“Who do people say that I am?” And they told him, John the Baptist; and others say, Elijah; and others, one of the prophets.” And he asked them, “But who do you say that I am?” Peter answered him, “You are the Christ.” (Mark 8:27–29)
By Stephen W. Hiemstra
Who is Jesus Christ to you?
Jesus’ question to the disciples—who do people say that I am—is a question that demands a response. Is Jesus a good teacher; a prophet; a savior; or Lord of Lords? Our response depends on our belief about Jesus’ identity (Chan 1998, 40). It also informs us as to who we once were, who we are now, and who we will become in the future.
If Jesus is merely a good teacher, then our actions are motivated primarily by abstract obligation. We might as easily be guided by the Ten Commandments. Law has the virtue of being clear and concrete. The Ten Commandments outline moral law while other parts of the first five books of the Bible give us both ceremonial law (how to worship) and case law (what to do in special situations). However, the abstract nature of this obligation means that it is contingent on the commitment of the heart. The mind acknowledges the obligation, but the heart is uncommitted.
If Jesus is only a prophet, then our actions are motivated by abstract expectation. A focus on law is possible because the role of an Old Testament prophet was, primarily, to remind people of their obligation under the law. However, both head and heart are contingent—we do not know if the prophecy will take place or if we care. In short, we are conflicted and uncommitted.
If Jesus is only a savior, then our actions are motivated primarily by the act of receiving. We cherish the assurance of salvation, but never count the cost (Luke 14:27–30). In effect, we have become fans—long on enthusiasm, but short on commitment. Fans want entertainment and a good show—they want a winning team. The Apostle’s Creed, the Lord’s Prayer, and the Ten Commandments are all things that we have committed to memory, but when things become inconvenient our resolve dissipates.
If Jesus is Lord of lords, then our actions are motivated by an obligation of loyalty. In this case, our response is qualitatively different because both our hearts and minds are committed. We want to be just like Jesus. We want to act like Jesus; we want to pray like Jesus; we want to tell Jesus’ life story. Suddenly, the Apostle’s Creed, the Lord’s Prayer, and the Ten Commandments start looking like important clues as to how to pray, to live our lives, and to discuss our faith with others.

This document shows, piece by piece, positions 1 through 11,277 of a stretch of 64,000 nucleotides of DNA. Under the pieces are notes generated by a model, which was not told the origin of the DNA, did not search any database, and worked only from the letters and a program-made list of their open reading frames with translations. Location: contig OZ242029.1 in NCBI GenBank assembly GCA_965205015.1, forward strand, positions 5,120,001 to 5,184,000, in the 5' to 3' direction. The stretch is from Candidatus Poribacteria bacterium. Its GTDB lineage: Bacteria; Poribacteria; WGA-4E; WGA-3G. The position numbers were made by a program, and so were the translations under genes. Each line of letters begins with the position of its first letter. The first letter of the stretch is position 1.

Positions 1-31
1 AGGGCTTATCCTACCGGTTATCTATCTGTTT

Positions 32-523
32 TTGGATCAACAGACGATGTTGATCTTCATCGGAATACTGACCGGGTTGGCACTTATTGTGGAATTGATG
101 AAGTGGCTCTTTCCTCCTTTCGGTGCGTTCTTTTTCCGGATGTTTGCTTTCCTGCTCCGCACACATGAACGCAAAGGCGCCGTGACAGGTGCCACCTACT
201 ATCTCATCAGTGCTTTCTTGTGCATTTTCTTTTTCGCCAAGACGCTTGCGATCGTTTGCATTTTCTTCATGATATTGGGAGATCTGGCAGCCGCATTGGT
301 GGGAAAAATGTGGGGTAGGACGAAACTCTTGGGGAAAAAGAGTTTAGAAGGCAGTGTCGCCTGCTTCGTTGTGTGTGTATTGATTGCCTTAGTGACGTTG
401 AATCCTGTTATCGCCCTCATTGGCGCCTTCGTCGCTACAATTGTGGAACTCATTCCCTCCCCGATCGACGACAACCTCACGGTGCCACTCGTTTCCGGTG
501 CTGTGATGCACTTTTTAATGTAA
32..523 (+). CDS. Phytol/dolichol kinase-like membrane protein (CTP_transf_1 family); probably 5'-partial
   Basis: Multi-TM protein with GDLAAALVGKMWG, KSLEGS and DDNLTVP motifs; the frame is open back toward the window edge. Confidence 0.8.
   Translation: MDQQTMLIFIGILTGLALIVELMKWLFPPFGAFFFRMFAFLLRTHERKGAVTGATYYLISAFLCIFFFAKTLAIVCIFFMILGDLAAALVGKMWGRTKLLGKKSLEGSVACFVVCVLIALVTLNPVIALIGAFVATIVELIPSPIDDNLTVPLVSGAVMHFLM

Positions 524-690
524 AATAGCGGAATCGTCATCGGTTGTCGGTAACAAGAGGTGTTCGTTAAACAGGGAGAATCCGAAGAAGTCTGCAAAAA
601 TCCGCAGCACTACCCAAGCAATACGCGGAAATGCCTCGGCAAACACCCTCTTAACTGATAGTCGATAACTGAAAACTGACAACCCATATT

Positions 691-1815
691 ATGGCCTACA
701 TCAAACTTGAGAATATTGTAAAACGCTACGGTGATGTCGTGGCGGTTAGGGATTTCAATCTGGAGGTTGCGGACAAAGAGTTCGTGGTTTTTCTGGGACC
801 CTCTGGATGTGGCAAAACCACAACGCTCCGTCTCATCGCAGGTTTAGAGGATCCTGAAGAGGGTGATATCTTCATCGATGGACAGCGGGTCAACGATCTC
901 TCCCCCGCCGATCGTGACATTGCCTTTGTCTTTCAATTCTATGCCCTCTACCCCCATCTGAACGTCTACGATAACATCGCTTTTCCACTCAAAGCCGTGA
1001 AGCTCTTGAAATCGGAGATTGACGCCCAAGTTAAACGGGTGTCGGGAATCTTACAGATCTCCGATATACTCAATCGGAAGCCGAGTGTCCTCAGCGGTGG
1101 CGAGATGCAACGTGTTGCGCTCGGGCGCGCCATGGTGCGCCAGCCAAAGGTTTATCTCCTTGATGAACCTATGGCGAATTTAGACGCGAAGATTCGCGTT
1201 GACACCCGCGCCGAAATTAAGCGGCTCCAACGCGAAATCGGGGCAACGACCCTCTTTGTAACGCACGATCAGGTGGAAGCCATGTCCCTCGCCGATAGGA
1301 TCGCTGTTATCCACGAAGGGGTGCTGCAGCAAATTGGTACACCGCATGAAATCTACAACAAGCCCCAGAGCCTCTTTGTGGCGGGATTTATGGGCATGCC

Jesus is also the perfect match between form (being divine and human) and content (without sin). In the Hebrew mind, this perfect match makes Him both good and beautiful (Dyrness 2001, 81). Loyalty is a fitting characteristic for a servant and it a characteristic of Christ himself (Philippians 2:5–11). Our loyalty to God accordingly allows us to share in Christ’s goodness and his beauty—has anyone told you lately that you are beautiful? (Isaiah 62:5)
The church is composed of people who mostly share one thing in common—we are forgiven. Each of us must walk the path of faith alone, but at no step along the way are we truly alone because Jesus walks with us. If we persist in the walk of faith, our perception of Jesus will evolve from teacher to prophet to savior, and Lord of Lords. As we make this journey, our response to restoration and identity as persons will likewise evolve.
Chan, Simon. 1998. Spiritual Theology: A Systemic Study of the Christian Life. Downers Grove, IL: IVP Academic.
Dyrness, William A. 2001. Visual Faith: Art, Theology, and Worship in Dialogue. Grand Rapids, MI: Baker Academic.
Who are We?
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Author site: http://www.StephenWHiemstra.net
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